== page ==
Frustration and fear as St. Paul area residents share experiences with rural crime
'We won’t stop doing everything we possibly can to make sure you feel safe again,' justice minister says
Four years ago, thieves loaded up the contents of Candace Achtymichuk's garage onto her snowmobile trailer and took off.
The trailer was recovered but the man charged with 35 offences got off on a technicality. Nine months later Achtymichuk's trailer was stolen again by the same person.
"It left us feeling truly violated," Achtymichuk told a crowd of 300 residents, police and elected officials who met with Alberta Justice Minister Doug Schweitzer in St. Paul Tuesday to discuss the crime plaguing rural communities.
"The many months of stress that followed it were unbearable."
In the summer, St. Paul town council extended a contract for private security to help manage crime in the small community about 200 kilometres northeast of Edmonton.
Stolen property, trespassers
As the microphone was passed around, speaker after speaker shared personal stories of stolen property, trespassers and break-ins. Two people said they had been victimized five times each.
Residents expressed frustration with the lengthy court process and escalating insurance rates. They said the criminal justice system allows repeat offenders to walk free and keep committing crimes.
Dana Swigart, a councillor for the municipal district of Bonnyville, described a home where thieves melt down stolen copper wire for sale and can be seen driving in their truck, wearing balaclavas.
"Everybody knows it, but nobody can do anything about it," Swigart said.
Some residents described sleepless nights and fear they felt for their children's safety, while others expressed sympathy and praise for RCMP officers struggling to keep up.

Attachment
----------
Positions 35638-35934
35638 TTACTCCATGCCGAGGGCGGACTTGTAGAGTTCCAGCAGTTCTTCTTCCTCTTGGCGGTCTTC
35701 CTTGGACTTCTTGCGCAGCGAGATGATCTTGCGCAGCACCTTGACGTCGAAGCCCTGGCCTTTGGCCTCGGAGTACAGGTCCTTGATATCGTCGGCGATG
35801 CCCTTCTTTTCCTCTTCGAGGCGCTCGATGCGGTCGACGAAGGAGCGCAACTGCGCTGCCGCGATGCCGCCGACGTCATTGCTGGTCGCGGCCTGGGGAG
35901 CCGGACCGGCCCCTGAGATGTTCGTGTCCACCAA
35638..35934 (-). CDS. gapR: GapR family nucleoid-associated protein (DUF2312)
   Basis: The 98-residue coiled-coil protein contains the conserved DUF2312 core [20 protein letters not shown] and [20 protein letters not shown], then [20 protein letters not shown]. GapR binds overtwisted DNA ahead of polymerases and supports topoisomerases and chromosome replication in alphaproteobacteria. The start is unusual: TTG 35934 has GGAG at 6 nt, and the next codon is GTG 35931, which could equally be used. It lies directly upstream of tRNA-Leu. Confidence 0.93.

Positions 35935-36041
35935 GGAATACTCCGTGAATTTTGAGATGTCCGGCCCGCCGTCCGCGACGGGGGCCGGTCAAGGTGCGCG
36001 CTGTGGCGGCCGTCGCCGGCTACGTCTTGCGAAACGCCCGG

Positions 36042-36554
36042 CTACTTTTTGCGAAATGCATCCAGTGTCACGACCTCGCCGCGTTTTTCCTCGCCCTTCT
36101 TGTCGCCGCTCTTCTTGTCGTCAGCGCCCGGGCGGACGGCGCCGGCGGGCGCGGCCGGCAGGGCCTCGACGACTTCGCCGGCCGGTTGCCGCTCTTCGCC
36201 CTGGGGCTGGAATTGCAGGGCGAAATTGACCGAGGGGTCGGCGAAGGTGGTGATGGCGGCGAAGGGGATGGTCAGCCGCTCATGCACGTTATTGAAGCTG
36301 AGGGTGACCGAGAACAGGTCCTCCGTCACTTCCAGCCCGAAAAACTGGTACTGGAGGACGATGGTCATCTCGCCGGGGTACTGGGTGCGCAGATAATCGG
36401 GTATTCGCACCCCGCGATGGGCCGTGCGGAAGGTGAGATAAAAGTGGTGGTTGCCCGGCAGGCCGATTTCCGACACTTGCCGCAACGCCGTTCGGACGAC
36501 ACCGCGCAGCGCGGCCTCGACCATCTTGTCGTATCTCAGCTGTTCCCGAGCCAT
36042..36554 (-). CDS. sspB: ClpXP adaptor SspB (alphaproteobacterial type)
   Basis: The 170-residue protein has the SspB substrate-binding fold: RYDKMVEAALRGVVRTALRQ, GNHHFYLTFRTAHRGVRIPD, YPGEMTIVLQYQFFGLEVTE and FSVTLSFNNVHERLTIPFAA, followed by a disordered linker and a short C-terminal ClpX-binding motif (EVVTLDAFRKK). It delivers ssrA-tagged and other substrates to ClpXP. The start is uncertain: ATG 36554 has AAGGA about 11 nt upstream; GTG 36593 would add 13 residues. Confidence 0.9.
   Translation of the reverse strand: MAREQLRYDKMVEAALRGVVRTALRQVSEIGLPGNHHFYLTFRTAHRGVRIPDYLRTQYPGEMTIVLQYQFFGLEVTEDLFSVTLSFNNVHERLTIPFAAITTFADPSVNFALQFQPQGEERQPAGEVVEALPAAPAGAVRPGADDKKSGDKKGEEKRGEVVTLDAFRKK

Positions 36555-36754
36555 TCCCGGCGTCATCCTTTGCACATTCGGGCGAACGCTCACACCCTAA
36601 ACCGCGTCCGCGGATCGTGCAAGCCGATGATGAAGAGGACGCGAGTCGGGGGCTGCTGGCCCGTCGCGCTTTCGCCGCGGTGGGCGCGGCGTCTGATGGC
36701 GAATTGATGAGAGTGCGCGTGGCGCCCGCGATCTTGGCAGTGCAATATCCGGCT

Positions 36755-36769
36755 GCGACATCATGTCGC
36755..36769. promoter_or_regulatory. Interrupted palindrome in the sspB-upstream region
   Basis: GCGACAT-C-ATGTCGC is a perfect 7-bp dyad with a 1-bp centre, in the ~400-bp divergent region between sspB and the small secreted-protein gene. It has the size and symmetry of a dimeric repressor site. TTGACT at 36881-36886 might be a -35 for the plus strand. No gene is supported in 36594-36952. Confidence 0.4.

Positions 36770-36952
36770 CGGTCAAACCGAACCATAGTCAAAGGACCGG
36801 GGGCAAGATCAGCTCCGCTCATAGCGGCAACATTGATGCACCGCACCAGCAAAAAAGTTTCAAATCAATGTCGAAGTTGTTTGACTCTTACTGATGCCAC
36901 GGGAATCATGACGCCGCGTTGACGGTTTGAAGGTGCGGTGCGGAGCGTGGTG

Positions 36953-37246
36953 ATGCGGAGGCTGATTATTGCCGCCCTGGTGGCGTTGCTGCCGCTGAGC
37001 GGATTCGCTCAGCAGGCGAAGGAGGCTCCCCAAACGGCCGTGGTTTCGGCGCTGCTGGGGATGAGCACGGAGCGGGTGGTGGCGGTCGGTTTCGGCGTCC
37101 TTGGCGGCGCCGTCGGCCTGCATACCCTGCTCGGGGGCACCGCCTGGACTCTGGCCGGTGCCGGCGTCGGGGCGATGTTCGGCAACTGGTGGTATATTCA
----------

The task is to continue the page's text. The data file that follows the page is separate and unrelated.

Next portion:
Speakers were divided on whether more boots on the ground would help. One man advocated for a provincial police force made up of officers who know and want to be in the community.
Jacob Bouchard, whose home has been broken into twice, said the less community members feel protected, the more they feel the need to defend themselves.
"That's how vigilantism starts," Bouchard warned, prompting applause.
Schweitzer told the crowd he's heard similar stories across the province since beginning his tour early last month. He said he's also heard many good ideas that will help shape new provincial policy, and pledged some announcements within weeks.
"We're going to innovate on our criminal justice side," the minister said.
His department is hiring dozens of new prosecutors and lobbying the federal government for changes to the Criminal Code, Schweitzer said. Last week's budget boosts funding for the Alberta Law Enforcement Response Teams (ALERT) which combats organized crime. The budget also proposes expansion of drug treatment courts.
Schweitzer said his department is looking at ways to free up police officers tied up in traffic court while consulting with municipalities on possible funding partnerships that would put more officers in the field.
Four thousand new treatment beds for addicts will help get people out of the justice system into treatment, said Schweitzer, noting a lot of the crime is fuelled by addiction.
"Governments have failed our rural communities," he said. The justice system is designed for the needs of residents in downtown Toronto, not rural Alberta, he added.
"We won't stop doing everything we possibly can to make sure you feel safe again."
Schweitzer was commended for his public praise of last week's guilty verdicts for Abdulahi Sharif, which had sparked some criticism. Sharif was found guilty of trying to kill an Edmonton police officer and four pedestrians in a series of attacks on Sept. 30, 2017.
"Please keep doing what you're doing because you speak for us," said Donna Golledge, as people clapped in support. "It's nice to see we have someone with balls."